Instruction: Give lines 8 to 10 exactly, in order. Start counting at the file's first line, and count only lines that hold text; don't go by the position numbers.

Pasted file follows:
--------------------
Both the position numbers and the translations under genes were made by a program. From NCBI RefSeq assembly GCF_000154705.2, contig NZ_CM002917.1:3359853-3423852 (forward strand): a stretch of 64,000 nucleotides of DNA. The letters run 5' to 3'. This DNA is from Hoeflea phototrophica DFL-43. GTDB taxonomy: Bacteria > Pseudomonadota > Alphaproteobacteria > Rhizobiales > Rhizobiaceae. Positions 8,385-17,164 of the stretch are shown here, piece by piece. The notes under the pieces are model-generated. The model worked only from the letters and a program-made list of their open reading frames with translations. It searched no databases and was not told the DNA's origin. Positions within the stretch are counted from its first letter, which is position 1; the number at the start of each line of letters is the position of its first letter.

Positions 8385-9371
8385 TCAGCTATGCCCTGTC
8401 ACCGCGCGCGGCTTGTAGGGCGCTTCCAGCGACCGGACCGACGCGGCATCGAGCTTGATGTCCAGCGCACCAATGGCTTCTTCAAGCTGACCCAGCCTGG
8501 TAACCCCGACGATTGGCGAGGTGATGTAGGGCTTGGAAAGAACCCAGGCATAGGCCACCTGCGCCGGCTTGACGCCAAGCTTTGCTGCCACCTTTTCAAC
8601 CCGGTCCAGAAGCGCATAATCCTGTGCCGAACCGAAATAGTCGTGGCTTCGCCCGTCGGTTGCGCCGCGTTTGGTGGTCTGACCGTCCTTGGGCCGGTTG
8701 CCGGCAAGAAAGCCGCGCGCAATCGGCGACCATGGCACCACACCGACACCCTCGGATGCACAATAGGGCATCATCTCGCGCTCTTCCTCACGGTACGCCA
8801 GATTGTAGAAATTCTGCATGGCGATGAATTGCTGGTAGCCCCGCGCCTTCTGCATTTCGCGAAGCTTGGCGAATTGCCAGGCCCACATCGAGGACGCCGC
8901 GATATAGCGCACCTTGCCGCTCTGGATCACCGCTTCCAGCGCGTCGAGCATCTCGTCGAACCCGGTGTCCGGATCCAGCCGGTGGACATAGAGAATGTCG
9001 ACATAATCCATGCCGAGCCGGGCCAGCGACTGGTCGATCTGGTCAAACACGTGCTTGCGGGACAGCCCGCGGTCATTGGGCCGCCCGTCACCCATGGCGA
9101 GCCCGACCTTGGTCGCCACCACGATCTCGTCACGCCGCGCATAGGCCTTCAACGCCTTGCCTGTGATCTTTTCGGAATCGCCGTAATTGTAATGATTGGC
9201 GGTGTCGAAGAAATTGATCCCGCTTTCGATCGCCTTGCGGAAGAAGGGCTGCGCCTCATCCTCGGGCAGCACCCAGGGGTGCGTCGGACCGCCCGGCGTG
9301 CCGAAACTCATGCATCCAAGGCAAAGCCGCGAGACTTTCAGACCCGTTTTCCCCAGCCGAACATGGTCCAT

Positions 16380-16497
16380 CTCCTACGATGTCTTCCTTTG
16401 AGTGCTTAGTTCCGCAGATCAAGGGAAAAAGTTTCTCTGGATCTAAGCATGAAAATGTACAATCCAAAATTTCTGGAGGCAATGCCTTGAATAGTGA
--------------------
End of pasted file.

8801 GATTGTAGAAATTCTGCATGGCGATGAATTGCTGGTAGCCCCGCGCCTTCTGCATTTCGCGAAGCTTGGCGAATTGCCAGGCCCACATCGAGGACGCCGC
8901 GATATAGCGCACCTTGCCGCTCTGGATCACCGCTTCCAGCGCGTCGAGCATCTCGTCGAACCCGGTGTCCGGATCCAGCCGGTGGACATAGAGAATGTCG
9001 ACATAATCCATGCCGAGCCGGGCCAGCGACTGGTCGATCTGGTCAAACACGTGCTTGCGGGACAGCCCGCGGTCATTGGGCCGCCCGTCACCCATGGCGA